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HAWKINS, PATRICK LAMONT [FAT PAT]
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HAWKINS, PATRICK LAMONT [FAT PAT] (1970–1998). Fat Pat, musician, rapper, and one of the original members of DJ Screw’s Screwed Up Click (S.U.C.), was born Patrick Lamont Hawkins on December 4, 1970, in Houston. He graduated from Sterling High School in Houston.
Hawkins’s career took off in the mid-1990s alongside his older brother Big Hawk (John Edward Hawkins), Lil’ Keke, and others as pioneers of the Screwed and Chopped phenomenon in the group S.U.C. Hawkins performed at numerous Houston nightclubs, parties, and freestyle garage sessions. He signed with Wreckshop Records and began recording his debut album.
On February 3, 1998, Hawkins was shot and killed in Houston after visiting his club promoter’s apartment to collect payment for a performance. His debut, Ghetto Dreams, with the featured single “Tops Drop,” was released by Wreckshop Records two weeks after his death. His album release party became a wake of hip-hop artists as notable rappers Scarface, Willie D, Lil’ Keke, DJ Screw, and others paid their respects. The album sold more than 20,000 copies during its first week. Later that year Wreckshop Records released a second album Throwed in da Game, which featured the single “Holla at Cha Later.”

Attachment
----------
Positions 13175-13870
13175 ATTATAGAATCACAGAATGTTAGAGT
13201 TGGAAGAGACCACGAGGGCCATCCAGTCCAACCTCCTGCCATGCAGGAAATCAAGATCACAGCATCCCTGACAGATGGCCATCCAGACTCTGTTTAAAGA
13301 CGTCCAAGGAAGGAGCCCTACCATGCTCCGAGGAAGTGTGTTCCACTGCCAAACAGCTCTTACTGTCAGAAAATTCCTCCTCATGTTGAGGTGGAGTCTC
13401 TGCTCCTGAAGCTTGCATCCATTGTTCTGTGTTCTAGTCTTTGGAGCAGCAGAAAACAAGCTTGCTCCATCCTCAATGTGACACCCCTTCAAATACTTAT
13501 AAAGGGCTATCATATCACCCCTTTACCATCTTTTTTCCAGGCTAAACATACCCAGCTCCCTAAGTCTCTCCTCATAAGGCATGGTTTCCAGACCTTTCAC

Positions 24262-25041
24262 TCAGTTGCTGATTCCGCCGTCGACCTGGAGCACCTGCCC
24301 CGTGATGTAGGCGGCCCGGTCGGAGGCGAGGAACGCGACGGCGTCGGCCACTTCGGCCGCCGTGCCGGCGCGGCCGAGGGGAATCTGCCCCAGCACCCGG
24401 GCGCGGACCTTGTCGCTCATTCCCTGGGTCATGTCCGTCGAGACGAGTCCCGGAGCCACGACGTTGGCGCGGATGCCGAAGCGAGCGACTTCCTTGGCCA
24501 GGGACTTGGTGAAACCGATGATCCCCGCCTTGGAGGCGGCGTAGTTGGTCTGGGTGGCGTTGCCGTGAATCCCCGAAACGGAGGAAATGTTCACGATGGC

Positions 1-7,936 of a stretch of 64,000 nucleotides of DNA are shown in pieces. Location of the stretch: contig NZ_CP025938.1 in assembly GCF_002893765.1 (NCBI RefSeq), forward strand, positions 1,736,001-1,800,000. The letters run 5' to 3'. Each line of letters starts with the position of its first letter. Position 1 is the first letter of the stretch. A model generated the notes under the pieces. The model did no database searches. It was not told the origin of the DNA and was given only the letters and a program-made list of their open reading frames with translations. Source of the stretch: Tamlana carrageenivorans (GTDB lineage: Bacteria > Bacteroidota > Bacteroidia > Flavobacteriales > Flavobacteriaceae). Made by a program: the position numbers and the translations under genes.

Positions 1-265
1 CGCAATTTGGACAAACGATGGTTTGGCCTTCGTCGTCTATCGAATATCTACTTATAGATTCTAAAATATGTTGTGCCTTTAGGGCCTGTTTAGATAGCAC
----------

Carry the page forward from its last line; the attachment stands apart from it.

Hawkins had highly influenced fellow Houston rappers, including Paul Wall, who named his firstborn son William Patrick Hawkins in memory of his friend. Wreckshop Records continued to release compilations and other Fat Pat tracks into the early 2000s. Tragically, other members of the Screwed Up Click suffered early deaths, including Fat Pat’s brother, Big Hawk, who was shot and killed in 2006.
“Fat Pat,” Screwston Music (http://www.screwstonmusic.com/2010/05/fat-pat/), accessed October 7, 2010. Fat Pat: Official MySpace Page (http://www.myspace.com/patricklamonthawkins), accessed October 7, 2010.
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The following, adapted from the Chicago Manual of Style, 15th edition, is the preferred citation for this article.Handbook of Texas Online, Carolyn M. Davis, "HAWKINS, PATRICK LAMONT [FAT PAT]," accessed April 19, 2019, http://www.tshaonline.org/handbook/online/articles/fhahl.
Uploaded on May 3, 2013. Modified on March 1, 2017. Published by the Texas State Historical Association.